280, too many?

Would changing Twitter’s word count from 140 to 280 come with sacrifices?


Kaitlyn Hankard

Twitter is in the process of testing changing its character count from 140 to 280.

Miles Swan, News Reporter

On Sept. 26, 2017, Twitter said that the company would implement a change to its infamous word count of 140 to 280. This can mainly be attributed to many things, including different writing systems, the history of the mobile phone and much more.

In Japanese, Chinese and many other East Asian languages, logograms are used, meaning that each word has a different symbol or sign. In Twitter’s data base, each logogram is considered its own character, which lets speakers write much larger messages with a 140-character count rather than a language such as English or Spanish which use an alphabet.

With this, raising the character limit from 140 to 280 will give people who speak other languages more room to express themselves. When analyzing Twitter’s data, it is seen that 0.4% of tweets in Japanese reach the 140-character limit, whereas in English, 9% of tweets reached this limit. Even though so little English speaking users reach the maximum character limit, it would sure be nice to have a little more wiggle room to express one’s emotions.

Abigail Day, a sophomore at Newsome High School states, “I rarely reach my 140-character count, but I think it would be really awesome to have more characters because I feel that the current character count doesn’t give people enough space to express themselves the way they want to”. Sydney Swenson, who is also a sophomore, disagrees with the possible new change saying, “I don’t like it when tweets get long. It bothers me, because I don’t have the time or stamina to read it. If anything, the word count should be lowered because like a bird tweet, they should be short and sweet”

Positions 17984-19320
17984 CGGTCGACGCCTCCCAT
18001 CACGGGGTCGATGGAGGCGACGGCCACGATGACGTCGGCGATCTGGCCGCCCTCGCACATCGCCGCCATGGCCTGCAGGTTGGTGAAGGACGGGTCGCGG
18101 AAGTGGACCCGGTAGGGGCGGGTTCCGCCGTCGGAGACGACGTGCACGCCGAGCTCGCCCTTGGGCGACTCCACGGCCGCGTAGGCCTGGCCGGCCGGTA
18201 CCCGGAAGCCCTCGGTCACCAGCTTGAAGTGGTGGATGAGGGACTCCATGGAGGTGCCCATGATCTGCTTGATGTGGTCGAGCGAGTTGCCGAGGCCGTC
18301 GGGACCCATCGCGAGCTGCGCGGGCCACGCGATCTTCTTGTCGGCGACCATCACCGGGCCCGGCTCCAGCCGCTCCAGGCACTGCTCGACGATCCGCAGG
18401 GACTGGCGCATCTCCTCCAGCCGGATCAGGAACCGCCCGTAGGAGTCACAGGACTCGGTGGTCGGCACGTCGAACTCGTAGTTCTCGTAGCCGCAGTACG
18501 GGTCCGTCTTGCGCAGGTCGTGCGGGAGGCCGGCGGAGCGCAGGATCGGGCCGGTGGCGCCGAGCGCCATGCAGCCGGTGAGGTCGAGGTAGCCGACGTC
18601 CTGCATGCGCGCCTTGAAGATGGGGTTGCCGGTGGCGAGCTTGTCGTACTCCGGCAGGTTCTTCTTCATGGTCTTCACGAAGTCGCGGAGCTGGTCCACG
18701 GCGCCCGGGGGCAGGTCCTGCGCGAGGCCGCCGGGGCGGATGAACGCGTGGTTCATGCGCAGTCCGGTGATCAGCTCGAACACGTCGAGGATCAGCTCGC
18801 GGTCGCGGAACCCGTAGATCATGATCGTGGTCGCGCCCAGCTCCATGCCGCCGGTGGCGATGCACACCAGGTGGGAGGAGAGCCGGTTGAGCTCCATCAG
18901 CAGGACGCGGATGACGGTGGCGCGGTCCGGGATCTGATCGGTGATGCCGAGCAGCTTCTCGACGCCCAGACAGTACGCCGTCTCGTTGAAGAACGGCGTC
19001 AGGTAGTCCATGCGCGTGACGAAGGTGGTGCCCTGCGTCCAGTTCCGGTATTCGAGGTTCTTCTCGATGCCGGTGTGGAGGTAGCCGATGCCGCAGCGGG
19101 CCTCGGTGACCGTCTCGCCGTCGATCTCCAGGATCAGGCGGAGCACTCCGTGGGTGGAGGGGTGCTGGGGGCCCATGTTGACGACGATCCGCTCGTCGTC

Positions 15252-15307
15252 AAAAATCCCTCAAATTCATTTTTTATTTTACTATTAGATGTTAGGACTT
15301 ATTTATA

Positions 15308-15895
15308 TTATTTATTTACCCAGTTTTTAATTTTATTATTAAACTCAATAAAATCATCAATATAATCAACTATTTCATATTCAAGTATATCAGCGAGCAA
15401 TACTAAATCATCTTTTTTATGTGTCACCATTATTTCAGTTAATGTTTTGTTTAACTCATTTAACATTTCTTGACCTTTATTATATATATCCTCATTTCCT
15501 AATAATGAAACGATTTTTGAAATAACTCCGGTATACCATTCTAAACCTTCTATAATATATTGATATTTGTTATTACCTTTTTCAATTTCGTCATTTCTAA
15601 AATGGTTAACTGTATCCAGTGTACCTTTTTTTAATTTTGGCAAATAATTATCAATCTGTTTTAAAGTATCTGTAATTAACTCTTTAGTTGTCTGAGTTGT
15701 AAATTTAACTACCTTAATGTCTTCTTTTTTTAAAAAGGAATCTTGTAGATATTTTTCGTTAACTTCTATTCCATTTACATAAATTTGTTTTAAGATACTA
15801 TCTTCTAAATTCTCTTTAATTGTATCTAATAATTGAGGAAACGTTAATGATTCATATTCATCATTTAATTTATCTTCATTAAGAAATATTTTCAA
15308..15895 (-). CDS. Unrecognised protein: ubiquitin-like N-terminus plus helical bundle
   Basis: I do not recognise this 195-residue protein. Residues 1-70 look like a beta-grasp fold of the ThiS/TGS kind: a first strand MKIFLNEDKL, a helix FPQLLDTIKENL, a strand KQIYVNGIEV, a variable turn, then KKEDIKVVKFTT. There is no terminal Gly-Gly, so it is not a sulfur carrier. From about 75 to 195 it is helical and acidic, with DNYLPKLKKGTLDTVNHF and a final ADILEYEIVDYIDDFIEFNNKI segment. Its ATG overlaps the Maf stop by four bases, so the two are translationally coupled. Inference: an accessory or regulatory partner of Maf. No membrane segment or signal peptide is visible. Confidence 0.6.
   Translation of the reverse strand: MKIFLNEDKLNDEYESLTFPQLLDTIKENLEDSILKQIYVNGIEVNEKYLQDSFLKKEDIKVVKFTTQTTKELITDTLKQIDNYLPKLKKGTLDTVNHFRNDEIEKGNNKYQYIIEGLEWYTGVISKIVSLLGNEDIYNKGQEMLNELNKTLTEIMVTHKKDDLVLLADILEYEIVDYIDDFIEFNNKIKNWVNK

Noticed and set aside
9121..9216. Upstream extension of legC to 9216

Even with a higher character limit, many do wonder why Twitter even has a word limit, and what the point to it even is. To find that out, one must travel back in time to 2006, the year of the eighteenth FIFA, the twentieth winter Olympics and most notably, the creation of Twitter.

In 2006, messaging was limited to AIM chat rooms, and SMS. Though we have SMS and chatrooms today, there is one big difference. In 2006, there was a character limit of 140, since many phones and communication devices couldn’t receive more complex messages.

Though there have been talks about a new character limit, only a select few have the chance to use it, and see how it works. Twitter will then collect data of how many people meet the character limit, and decide then if, and when they will upgrade their limit.